In this episode we hear about the cocktail party effect, the role of psuedogene RNA in the immune response, the genetic origins of a common form of blindness, the flu vaccine, and the origins of schistosomiasis.
Maternal positional information in the fly embryo can be read rapidly in spite of the gene-expression bottleneck and general examples of regulatory architectures that combine speed and accuracy are provided.
A membrane-associated, supramolecular protein complex with dynamically changing components, the central supramolecular activation cluster, regulates the generation of the T cell effector cytokine IL-2 depending on its composition.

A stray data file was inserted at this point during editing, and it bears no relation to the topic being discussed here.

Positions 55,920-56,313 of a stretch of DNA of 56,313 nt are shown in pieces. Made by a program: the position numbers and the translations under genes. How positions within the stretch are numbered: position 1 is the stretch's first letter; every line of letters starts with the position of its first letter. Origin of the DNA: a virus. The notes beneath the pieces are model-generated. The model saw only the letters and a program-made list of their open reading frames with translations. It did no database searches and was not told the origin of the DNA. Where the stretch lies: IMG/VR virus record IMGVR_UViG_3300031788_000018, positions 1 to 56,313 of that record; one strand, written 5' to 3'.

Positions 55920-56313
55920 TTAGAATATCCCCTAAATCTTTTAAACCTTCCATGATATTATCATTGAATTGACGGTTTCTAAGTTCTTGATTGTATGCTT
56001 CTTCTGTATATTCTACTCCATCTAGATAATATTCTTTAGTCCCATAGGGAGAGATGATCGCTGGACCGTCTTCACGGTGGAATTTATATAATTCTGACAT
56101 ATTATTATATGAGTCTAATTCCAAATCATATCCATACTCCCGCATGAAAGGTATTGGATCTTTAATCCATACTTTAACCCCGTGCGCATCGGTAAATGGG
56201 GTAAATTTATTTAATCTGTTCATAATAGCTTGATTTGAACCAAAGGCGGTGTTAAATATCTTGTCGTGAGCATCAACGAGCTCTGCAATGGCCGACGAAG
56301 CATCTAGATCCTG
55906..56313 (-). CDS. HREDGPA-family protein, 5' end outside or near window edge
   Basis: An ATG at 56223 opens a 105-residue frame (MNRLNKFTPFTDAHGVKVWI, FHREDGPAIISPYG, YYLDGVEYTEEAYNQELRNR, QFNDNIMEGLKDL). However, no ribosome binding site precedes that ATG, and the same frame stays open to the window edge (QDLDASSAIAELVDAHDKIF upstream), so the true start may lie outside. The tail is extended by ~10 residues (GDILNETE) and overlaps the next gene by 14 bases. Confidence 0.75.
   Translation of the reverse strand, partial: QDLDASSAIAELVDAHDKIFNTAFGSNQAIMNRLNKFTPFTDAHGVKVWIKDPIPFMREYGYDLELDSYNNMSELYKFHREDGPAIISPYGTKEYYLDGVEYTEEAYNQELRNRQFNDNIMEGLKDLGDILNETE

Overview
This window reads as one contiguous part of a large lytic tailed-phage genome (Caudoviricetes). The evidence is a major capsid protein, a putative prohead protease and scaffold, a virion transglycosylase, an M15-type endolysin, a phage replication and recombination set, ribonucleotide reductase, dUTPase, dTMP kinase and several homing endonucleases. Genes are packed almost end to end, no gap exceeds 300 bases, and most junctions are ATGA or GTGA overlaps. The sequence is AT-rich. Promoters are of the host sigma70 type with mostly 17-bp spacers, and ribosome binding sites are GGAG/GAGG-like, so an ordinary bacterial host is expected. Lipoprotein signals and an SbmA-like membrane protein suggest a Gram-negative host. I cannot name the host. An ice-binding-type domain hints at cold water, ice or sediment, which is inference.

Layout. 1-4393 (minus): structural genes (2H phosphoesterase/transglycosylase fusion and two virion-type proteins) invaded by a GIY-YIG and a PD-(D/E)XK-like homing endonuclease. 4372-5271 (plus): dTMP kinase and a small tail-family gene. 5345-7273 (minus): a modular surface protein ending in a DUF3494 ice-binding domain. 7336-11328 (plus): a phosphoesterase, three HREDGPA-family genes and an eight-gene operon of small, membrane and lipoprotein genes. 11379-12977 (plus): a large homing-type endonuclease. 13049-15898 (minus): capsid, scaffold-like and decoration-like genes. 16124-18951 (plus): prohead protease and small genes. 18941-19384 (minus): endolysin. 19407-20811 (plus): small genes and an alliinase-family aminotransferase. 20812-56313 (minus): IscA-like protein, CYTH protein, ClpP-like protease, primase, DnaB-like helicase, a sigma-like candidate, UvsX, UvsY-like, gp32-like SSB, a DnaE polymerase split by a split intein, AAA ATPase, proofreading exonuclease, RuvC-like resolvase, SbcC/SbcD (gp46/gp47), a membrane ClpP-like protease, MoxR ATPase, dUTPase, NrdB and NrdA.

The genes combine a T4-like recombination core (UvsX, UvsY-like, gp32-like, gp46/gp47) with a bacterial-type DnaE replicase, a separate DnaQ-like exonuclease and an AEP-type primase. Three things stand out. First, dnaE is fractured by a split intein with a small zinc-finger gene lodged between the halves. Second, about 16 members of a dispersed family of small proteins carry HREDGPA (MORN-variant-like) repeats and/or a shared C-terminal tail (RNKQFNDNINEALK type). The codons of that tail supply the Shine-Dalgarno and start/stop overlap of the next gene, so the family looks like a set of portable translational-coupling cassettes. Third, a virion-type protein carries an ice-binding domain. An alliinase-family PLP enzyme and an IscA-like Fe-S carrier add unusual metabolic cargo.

Spontaneous growth arrest of transformed melanocytes (resulting in benign “moles”) does not result from cell-autonomous oncogene-induced senescence, but can be explained by collective mechanisms used in normal tissue size control.
Ketamine, an NMDA receptor antagonist and experimental model for schizophrenia, produces decision-making deficits in monkeys, which are predicted by a lowering of cortical excitation-inhibition balance in a spiking circuit model.
Administration of dopamine and opioid receptor antagonists resulted in reduced reward anticipation (effort and increased negative facial reactions), but only administration of opioid antagonists resulted in reduced liking (facial reactions).